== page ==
Today I co-lead a service at my church with two other people about the community of the church. For the sermon portion of the service, we asked a few members of our church to speak as to how their journey led them to this church and why they are members. The three of us who co-lead the service also gave our own “testimonials” that answered the same questions we asked of the other people we asked to speak. I wish I had a copy of each person’s speech–they were all so wonderful!–but I’ve included mine below. Enjoy!
I always say that there are three things that saved my life after my husband died: U2 music, cycling, and this church. U2 music wove itself into the fabric of my soul, filling me with inspiration and hope when I had little of either. Cycling, by pushing me to my physical limits, helped me to learn the boundlessness of my strength. These were the two tools that carried me through my grief and the first six years without my husband Mike. But I yearned for something more. A spiritual connection. A faith I could truly believe in without having to fake it or lie to myself. Something I could accept wholeheartedly. I found that in this church.
The first time I came to the Unitarian Universalist Church of Kent, I was frightened. I hadn’t voluntarily walked into a traditional church, other than for weddings and funerals, since I declared myself an atheist in sixth grade. I’d explored spirituality through a short stint with a group of pagans—who, incidentally, recommended Unitarian Universalism to me—but that was closest I got to participating in any sort of religious ritual. It was much easier for me to attend a pagan ritual, which was a completely foreign experience to me as an ex-Catholic, than it was for me to willingly walk through the doors of a church. It was a huge, scary step to come here.
But I did. Because I was thirsty for community and spiritual enlightenment. I wanted a place that reflected my own values and would allow me to grow spirituality—whatever that meant to me at any given moment. And believe me, that changes from day to day. Hour to hour even. I noticed a kind of peace with my friends who had found a sanctuary in religion. I wanted to feel that too. And so I sought faith for comfort. I wanted to believe.
I was drawn into this church the moment I entered. The sanctuary was small and familiar; familiar, even though it was completely opposite from the large, cold, and austere church I went to growing up. It lacked those familiar symbols of Christianity that always made me uneasy. I took a seat in the back—not too different than I do today—and I tried to remain inconspicuous and unseen. Which is extremely hard in this church where part of the welcoming ritual involves turning and greeting your neighbor. A lady sitting next to me introduced herself. She told me she attended this church sometimes, that she found the services comforting; she assured me that I would like it too. “It’s different,” she said. I was relieved because to me, different is almost always good.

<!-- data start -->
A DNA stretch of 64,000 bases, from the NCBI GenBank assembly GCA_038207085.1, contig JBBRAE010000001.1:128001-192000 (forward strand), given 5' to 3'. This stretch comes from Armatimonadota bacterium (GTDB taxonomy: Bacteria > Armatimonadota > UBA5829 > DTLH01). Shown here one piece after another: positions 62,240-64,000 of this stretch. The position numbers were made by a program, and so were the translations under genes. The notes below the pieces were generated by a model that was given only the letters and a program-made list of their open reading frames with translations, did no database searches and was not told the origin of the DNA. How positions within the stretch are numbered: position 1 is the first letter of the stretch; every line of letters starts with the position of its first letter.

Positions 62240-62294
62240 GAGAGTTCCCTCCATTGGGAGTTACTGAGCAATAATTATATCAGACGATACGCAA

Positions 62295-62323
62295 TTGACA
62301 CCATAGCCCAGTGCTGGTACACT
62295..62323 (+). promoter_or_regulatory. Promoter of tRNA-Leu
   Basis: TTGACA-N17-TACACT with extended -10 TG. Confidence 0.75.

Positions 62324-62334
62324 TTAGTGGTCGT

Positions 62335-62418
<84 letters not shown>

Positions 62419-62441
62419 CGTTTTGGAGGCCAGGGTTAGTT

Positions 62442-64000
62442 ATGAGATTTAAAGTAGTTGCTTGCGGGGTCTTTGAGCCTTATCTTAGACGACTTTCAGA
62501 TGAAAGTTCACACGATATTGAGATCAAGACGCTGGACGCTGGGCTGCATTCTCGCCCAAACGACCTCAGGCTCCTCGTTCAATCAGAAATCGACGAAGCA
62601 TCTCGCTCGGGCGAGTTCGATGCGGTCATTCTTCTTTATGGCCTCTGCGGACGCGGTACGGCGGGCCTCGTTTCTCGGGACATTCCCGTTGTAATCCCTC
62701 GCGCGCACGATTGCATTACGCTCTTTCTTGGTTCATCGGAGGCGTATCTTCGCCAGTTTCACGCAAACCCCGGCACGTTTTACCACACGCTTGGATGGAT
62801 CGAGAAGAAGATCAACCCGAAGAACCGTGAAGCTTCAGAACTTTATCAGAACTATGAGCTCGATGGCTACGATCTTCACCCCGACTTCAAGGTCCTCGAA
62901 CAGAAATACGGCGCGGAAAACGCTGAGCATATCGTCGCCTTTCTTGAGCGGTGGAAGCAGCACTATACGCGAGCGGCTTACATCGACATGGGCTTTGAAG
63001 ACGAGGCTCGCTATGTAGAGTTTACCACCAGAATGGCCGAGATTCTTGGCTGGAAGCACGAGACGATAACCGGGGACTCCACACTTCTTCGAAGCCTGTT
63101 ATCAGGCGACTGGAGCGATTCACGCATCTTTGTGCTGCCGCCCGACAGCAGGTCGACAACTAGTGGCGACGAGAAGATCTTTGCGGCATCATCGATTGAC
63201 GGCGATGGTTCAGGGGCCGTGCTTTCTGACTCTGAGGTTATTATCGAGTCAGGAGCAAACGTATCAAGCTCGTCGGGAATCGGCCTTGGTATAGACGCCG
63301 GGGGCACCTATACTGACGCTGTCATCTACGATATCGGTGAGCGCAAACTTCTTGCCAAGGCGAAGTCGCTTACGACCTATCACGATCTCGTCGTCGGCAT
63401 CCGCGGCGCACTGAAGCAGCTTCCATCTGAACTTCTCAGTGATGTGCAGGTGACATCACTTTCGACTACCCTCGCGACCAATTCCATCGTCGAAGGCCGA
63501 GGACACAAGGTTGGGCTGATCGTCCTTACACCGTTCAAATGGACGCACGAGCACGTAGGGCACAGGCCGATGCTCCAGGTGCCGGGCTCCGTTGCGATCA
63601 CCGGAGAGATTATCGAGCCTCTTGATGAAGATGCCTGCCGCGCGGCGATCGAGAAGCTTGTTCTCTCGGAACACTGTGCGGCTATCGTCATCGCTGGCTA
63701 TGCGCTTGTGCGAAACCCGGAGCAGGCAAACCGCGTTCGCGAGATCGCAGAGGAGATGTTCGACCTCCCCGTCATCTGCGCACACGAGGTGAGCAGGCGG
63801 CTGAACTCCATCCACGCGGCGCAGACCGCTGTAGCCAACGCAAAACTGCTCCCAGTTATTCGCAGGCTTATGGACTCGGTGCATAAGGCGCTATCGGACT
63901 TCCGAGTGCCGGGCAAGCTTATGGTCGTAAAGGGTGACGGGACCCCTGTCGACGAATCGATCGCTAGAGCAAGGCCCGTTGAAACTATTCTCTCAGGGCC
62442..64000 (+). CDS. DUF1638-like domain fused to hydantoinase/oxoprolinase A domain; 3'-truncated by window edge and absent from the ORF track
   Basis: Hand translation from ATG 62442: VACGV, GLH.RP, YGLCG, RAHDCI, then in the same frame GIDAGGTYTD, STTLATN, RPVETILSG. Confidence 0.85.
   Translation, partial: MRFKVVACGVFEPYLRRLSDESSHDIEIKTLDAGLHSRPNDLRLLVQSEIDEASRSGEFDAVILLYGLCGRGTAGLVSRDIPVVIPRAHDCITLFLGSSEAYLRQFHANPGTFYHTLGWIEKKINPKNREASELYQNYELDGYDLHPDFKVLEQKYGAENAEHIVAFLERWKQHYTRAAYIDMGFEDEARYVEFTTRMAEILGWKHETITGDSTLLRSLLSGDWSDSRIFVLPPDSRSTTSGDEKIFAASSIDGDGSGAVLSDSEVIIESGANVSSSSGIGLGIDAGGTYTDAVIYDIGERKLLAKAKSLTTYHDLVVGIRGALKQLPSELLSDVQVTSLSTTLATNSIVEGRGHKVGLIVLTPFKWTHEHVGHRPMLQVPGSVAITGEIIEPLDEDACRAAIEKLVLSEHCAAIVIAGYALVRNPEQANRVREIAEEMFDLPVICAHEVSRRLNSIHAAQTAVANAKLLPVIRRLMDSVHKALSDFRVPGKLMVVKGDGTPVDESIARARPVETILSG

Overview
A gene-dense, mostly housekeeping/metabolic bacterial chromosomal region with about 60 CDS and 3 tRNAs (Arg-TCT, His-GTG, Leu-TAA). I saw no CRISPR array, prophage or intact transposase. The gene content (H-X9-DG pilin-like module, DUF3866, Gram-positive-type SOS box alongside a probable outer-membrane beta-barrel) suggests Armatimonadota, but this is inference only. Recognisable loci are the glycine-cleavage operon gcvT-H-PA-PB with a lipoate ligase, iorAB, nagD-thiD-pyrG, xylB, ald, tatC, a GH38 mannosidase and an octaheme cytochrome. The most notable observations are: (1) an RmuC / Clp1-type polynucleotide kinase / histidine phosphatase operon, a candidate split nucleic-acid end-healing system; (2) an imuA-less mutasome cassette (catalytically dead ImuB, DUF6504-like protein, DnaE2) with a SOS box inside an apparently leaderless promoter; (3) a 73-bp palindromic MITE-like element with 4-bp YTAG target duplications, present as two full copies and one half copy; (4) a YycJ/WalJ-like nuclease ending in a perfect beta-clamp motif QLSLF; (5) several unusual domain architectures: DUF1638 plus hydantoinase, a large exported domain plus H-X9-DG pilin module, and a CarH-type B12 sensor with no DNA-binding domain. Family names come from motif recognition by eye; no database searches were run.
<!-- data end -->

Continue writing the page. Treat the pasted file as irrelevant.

I want to say that there was an inspiring sermon that spoke to my personal values and satisfied some of my deeper spiritual quandaries. Sadly, I don’t remember what the sermon was about or who led it (it was lay-led). I experience life through music. In times of contentment or joy, music is the catapult that launches me into the atmosphere; when I hit rock bottom, music is the strong hand that pulls me back to the surface again. So it’s not very surprising at all that when Hal Walker opened the service with one of his beautiful, soul-searching songs, I was immediately moved. The music I found here in this church proselytized Unitarian Universalism to me.
I signed up for the New UU class that day before I left and it changed my life. Through that class, I learned there was a faith that not only shared my common values but also allowed me to find my own truth and meaning in life. I was free to study whatever mysticism fascinated me—Buddhism, Islam, Judaism, Wiccan. Everything was fair game to ponder and consider. Even my own Star Wars inspired belief in a “life energy” like The Force. The Seven Principles were values I could get behind. The people here were welcoming and—most importantly—socially liberal. There was a general concern for social justice and being good stewards of the planet. I saw so many great values in this church, so much wonderful energy.
I officially signed the membership book in November of 2007. Since then, I’ve made several friends through my involvement in chalice groups, a spare few committees, and serving as a greeter on Sunday mornings. Though my attendance at church is not as regular as I would like it, my heart is always here when my body is not. I’m proud to be a Unitarian Universalist—even though I always have to explain to people what that means—and I’m proud to be a member of this church. I’m in a much better place now emotionally than I was when I first came here. That’s because of all of you. You probably don’t even realize the little things you’ve done that have helped me reach this place, and that’s okay, because a community does without being asked. I’ve found great support here. I’ve found my spiritual home.